In a recent legal development, Code.org, the prominent U.S. educational nonprofit, has initiated a lawsuit in a California district court, accusing Byju’s subsidiary WhiteHat Jr of violating a licensing contract by neglecting to pay fees while continuing to utilize Code.org’s educational platform.
The background of the dispute dates back to 2021 when WhiteHat Jr, acquired by Byju’s for $300 million in 2020, entered into a partnership with Code.org. The agreement stipulated that WhiteHat Jr would pay $4 million over four years to license Code.org’s coding education platform. However, according to the lawsuit filed earlier this month, Code.org contends that WhiteHat Jr did not adhere to the payment schedule while still benefiting from its coding courseware.
The legal complaint from Code.org alleges that although WhiteHat Jr fulfilled its 2022 licensing fee, the company subsequently informed the nonprofit that it would be unable to meet the remaining scheduled payments outlined in the four-year deal. Code.org’s legal team argues that, based on the original contract, even in the event of termination, WhiteHat Jr remains obligated to settle all future licensing payments still owed — in this case, an outstanding $3 million.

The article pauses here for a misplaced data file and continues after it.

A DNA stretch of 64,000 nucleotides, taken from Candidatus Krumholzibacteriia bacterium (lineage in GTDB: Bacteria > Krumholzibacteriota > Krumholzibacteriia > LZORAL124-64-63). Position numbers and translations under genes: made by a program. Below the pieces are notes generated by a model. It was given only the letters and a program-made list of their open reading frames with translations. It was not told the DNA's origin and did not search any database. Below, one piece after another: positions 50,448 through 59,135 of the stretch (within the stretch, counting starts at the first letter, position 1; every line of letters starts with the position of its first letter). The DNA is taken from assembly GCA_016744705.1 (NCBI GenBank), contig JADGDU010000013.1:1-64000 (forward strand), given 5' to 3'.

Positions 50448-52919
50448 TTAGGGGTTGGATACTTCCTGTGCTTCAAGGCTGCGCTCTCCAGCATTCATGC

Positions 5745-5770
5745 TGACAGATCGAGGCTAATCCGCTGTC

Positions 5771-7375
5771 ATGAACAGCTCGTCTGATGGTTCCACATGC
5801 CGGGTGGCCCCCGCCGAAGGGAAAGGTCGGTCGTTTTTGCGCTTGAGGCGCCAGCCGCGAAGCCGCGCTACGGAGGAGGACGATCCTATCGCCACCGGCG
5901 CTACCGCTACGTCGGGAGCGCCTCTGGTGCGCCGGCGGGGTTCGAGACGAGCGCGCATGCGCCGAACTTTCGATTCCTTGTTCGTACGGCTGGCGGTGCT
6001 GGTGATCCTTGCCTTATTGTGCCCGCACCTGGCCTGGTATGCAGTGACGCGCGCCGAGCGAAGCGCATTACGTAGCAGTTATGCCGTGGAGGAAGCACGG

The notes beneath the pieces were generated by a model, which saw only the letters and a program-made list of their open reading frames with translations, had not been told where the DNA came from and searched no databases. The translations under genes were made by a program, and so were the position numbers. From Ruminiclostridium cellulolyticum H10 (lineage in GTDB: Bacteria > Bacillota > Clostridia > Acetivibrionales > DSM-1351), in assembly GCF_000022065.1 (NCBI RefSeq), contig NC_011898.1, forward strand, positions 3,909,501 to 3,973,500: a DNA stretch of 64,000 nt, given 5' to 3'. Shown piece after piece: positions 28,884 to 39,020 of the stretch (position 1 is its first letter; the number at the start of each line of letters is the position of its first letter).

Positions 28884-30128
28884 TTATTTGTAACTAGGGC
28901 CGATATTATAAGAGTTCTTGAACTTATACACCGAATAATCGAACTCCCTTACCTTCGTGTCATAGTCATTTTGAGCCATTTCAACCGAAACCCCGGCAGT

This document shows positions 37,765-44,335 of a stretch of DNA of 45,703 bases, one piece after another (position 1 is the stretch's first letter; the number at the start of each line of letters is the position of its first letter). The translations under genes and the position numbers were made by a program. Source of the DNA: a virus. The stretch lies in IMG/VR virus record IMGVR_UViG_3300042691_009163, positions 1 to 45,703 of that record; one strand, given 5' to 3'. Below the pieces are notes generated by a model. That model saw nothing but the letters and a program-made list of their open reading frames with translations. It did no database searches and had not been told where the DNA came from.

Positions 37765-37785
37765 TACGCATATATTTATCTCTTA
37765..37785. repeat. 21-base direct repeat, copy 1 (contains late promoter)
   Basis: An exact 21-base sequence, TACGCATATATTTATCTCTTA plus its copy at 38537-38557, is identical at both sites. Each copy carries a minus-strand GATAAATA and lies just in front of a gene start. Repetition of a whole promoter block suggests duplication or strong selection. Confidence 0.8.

The court documents state, “To this day, Whitehat has failed to pay either the Q1 2023 invoice or the Q2 2023 invoice. In fact, despite repeated written and oral requests by Code.org for payment, Whitehat has not paid anything at all beyond the $1,000,000 that it paid pursuant to the 2022 invoices before the Agreement was amended.”
Code.org, known for its coding education initiatives, boasts support from influential donors such as Microsoft, Amazon, and Google.
Byju’s, the parent company of WhiteHat Jr, has not issued a public response to the lawsuit as of now.
This legal dispute adds to the challenges Byju’s has faced since acquiring WhiteHat Jr. The Indian edtech giant, valued at $22 billion in early 2022, reportedly considered winding down WhiteHat Jr earlier this year, according to TechCrunch. The acquisition has proven to be a source of ongoing issues for Byju’s.
Beyond the legal matters, Byju’s is also grappling with delays in filing financial accounts, contributing to governance concerns. Prosus, a key backer of Byju’s, recently marked down the startup’s valuation to below $3 billion, underscoring the broader challenges faced by the education technology behemoth.
As the lawsuit unfolds, it sheds light on the intricate dynamics within the edtech industry and underscores the importance of transparent and mutually beneficial partnerships in navigating the evolving landscape of digital education. The outcome of this legal battle will undoubtedly be closely watched by stakeholders across the education and technology sectors.